The moth overwinters as a pupa within a silk cocoon that is hidden under loose edges of bark. The adult moth emerges in the spring with warm weather, usually as early as March in southern regions and May in northern regions. Females then deposit a mass of up to 1,500 eggs on the underside of a leaf on the host tree, covering the eggs with hairs from her abdomen. The larvae undergo as many as 11 molts before maturity and spin small webs around themselves as they feed. In heavy infestations these webs from all the larvae may ultimately enclose an entire tree. When mature the larvae often leave the host tree and wander over the ground and other surfaces nearby, often pupating on surfaces around the tree during warm season generations. They feed on a wide variety of deciduous trees including ash, hickory, oak, maple, poplar, willow, walnut, and others. In cooler regions there may be 1 generation per year but up to 4 generations in warm southern areas where the adult moths may be active year-round. When disturbed the larvae on a tree participate in unison in a defensive movement where they rapidly jerk the front of their body around.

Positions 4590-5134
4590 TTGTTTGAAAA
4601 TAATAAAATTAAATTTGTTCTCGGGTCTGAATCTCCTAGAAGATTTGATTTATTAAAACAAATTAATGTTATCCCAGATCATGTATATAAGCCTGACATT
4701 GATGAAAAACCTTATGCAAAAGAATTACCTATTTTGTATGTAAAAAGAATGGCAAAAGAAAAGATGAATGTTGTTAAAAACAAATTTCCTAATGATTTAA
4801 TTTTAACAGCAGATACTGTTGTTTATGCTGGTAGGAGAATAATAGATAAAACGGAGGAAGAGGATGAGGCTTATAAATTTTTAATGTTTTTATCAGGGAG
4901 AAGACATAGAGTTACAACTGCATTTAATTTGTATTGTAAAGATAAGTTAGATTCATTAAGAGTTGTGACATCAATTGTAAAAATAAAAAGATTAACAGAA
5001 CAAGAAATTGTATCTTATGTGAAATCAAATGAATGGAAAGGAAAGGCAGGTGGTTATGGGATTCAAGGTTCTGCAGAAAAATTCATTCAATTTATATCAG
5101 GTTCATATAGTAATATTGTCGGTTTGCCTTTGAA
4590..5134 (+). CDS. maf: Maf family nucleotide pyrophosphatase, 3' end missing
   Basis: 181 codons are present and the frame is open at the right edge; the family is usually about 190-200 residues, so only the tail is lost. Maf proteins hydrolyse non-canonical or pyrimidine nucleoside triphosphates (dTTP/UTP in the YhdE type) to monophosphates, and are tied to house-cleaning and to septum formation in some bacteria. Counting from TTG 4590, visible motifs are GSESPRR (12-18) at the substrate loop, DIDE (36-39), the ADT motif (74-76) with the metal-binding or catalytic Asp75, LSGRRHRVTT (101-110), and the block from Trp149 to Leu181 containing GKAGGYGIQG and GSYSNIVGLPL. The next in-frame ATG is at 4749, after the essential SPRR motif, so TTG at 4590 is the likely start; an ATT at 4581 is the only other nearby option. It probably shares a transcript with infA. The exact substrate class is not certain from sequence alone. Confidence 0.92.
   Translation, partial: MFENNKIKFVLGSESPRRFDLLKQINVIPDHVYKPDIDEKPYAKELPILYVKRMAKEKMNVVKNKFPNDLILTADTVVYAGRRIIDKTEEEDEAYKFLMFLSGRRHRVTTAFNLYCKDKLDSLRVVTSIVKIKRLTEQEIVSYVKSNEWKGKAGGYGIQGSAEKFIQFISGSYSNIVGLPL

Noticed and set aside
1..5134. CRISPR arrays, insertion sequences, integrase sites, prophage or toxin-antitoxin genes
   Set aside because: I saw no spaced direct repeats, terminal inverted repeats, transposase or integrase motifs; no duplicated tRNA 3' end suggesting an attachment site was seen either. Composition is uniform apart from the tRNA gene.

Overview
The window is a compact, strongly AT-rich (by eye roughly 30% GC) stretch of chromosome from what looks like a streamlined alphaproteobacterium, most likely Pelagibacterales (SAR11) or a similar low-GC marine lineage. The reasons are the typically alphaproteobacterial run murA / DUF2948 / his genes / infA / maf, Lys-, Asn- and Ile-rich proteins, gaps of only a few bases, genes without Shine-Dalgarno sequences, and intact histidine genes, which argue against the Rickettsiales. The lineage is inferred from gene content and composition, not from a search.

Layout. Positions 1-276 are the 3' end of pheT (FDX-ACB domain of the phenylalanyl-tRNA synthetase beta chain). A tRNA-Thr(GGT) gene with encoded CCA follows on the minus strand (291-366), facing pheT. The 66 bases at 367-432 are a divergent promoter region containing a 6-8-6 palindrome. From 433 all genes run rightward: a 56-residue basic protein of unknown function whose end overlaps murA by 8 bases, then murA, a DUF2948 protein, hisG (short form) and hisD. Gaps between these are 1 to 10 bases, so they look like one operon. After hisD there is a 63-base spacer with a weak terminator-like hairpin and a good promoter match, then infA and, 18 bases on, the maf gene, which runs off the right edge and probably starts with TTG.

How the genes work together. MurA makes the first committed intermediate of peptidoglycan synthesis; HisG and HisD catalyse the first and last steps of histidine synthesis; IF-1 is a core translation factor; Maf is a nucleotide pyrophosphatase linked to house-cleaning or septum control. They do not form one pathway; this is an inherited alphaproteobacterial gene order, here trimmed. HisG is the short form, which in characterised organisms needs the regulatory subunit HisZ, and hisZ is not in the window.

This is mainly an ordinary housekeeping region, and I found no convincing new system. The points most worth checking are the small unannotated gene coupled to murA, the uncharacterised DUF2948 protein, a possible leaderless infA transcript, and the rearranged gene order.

The use of chemical sprays is often necessary to kill the larvae, including both synthetic insecticides as well as natural materials such as Bacillus thuringiensis. Sprays should be directed onto the larvae and their silk web nests, with only a light application needed rather than attempting to remove the webbing with a strong spray. Light infestations will rarely cause harm to a tree and spraying may not be called for.